And just some other examples. I won’t, you know, hone in too much on this ’cause I wanna move back to the other presentation. But this is more on the technical side of some of the other products that we’ve worked on and are working on at Blueliner and B Labs. On the more tech side, obviously you have to show your features, right? You know, features is what helps you win. So in this case, it’s basement sports and it’s the streaming, the ability to stream, not just have quick games and quick informal sporting games and contests set up at home in the backyard at a birthday party fun for the whole family, fun for the whole team, group of friends. But the ability to then stream that and cast it to a TV or a screen in the space so kids could see themselves on screen and they get excited.

And then to share that casting in more of a live stream like we’re doing in this video to other friends, other family members on social media, privately in WhatsApp groups, right? So, you know, using common icons, like you see people understand a streaming icon in general and then making sure that the user experience of the application is able to actually make it easy to find those new features. And then to showcase it through a lot of, again, customer education, marketing videos, social media posts, et cetera. And again, a team, a team is a product. Always love to highlight the greats like Jordan, but in this case, right? A quote from, from a great saying that you know, one’s own individual greatness isn’t enough. He could be a key component and feature of the Chicago Bulls, but it’s the teamwork and it’s the way the features work together.

They’re not just, imagine having five great players on a team or on a court, but they’re all individuals. They’re not thinking like a team that’s like having five great features in your product, but they’re disjointed. It’s like, why are these features even together? Should each one be its own app, own product, or do they really flow and complement each other and support each other? So think about it in the analogy that way that teamwork is really like the features and the whole flow of your product line, right? Or your product variations. Maybe it’s different colors or different sizes that need to really flow together and compliment each other well. And yes, an actual sports team beyond the analogy is a product and a coach and a GM has to put a product on the court so that customers will pay either, you know, by their television subscription or go actually go to the arena or stadium and spend their hard-earned money to, to watch that product, right?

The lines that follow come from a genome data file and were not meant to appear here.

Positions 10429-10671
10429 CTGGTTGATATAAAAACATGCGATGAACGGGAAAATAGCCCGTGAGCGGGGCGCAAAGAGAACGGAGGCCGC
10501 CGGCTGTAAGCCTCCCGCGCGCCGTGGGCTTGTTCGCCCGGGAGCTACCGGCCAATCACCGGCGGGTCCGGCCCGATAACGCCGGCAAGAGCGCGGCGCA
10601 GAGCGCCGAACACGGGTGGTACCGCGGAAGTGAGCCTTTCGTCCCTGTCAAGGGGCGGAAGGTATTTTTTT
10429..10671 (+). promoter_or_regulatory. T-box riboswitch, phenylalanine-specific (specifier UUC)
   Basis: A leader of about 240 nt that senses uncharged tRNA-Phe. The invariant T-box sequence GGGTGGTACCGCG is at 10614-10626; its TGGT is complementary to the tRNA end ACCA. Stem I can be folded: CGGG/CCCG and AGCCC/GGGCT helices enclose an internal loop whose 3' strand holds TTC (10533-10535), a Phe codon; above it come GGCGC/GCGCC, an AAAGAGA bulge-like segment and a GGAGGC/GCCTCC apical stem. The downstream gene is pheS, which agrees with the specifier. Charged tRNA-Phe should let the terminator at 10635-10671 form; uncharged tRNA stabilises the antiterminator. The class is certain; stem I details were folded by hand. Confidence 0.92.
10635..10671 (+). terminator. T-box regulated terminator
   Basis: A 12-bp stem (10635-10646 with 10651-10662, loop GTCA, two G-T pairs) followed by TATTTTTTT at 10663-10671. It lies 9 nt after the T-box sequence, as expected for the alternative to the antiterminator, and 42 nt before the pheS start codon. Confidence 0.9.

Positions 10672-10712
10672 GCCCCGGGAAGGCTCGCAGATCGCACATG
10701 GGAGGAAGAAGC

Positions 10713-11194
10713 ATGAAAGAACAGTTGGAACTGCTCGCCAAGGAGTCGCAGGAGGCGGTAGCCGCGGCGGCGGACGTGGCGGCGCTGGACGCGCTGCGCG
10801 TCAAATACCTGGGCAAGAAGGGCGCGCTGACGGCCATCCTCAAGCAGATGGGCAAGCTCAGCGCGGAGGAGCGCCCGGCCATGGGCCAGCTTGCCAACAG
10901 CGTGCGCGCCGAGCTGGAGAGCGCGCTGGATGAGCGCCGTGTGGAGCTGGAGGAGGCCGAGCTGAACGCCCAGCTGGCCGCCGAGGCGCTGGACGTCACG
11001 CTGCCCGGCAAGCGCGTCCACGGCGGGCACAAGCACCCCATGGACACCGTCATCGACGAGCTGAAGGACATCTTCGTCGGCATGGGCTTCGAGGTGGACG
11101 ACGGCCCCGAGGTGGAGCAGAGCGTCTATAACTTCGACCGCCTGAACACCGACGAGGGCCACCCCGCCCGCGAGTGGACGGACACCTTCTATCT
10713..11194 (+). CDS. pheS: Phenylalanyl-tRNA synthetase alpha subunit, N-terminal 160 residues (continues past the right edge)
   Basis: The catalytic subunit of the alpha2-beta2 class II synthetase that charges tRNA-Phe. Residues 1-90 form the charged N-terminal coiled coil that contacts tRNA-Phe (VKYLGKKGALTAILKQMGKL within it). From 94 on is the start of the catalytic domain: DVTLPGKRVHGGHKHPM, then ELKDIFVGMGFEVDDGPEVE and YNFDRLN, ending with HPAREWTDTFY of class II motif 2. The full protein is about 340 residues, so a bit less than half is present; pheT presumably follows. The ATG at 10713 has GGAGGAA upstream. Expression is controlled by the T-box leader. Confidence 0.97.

To, to consume that product. So, absolutely, you know, every team, every form of entertainment is its own product. And all the details need to be thought out for that product to come together effectively. Another one of our products, which I’ll demo here you know, do we need another food product? And why? You have to answer that question, why is it ’cause that neighborhood needs it? Is it because it’s better ingredients or some new, new food technology or type of concoction, you know, special formula, special recipe. And one has to answer those questions in order to you know, make a case and have a real value proposition for that market. So lemme take a quick breather and break here. Also, welcome anyone who’s joined in late or midstream. We started about 15 minutes ago. We’ll go till the end of the hour.

Again, this will be the first in an ongoing collection and series of talks on product management, product marketing, product development, really innovation and inventions. It’s what I’ve been doing my whole career. Wanna welcome everyone from Facebook, LinkedIn, live, YouTube. Please share it out with others you think may be interested, which would be anyone who’s in the marketing or development or conception of, of products and services. I’m gonna shift over to another presentation here. Stop this, share and share a new screen. So gimme one moment for that all. So let’s, again, best practices. You know, it’s a big, it’s a big word, you know, commonly used term. This is just what I’ve learned and seen, you know, through 27 years of doing this myself for clients with our own products. Tons and tons of mistakes, some pretty good success stories along the way.

And want leave you with some really important takeaways and trends that I see opportunities that are there regardless of whether you’re thinking about everyone has ideas, right? And I talk to people every time you go to a trade show, an event with a booth, with a product, people come up and they’re like, well, I had a similar idea. I had this idea. And it’s, it’s amazing. And I always encourage that. And so hopefully part of the takeaway is what you can do with your idea and just even evaluating whether it’s worth pursuing, which is part of the r and d and the research phase. So before getting into it, just kind of take a moment, you know, maybe get a notepad out and remember, everything’s a product and everyone’s a product manager in some form or another. A farmer, you know, is a product manager managing their crops, managing the food that they produce, that’s their product.

Each of us is managing, again, our own body, our own lives. That’s a product. But think about make a list of 10 products that you interact with most on a day-to-day basis. Obviously, you know, our phones, our mobile devices, your iPhone or your Android phone would be high on the list. So there’ll be some tech products, you know, whether you drink milk every day or have coffee, whether you’re making it or buying it at a local store, those are products. So just make a little list, jot down, you know, 10 or more, you know, products that you interact with often every day, every week, your car, right? The public train system, transit, again, food that you buy what you watch on tv, your, your Disney Plus subscription, right? Your keyboard, your mouse.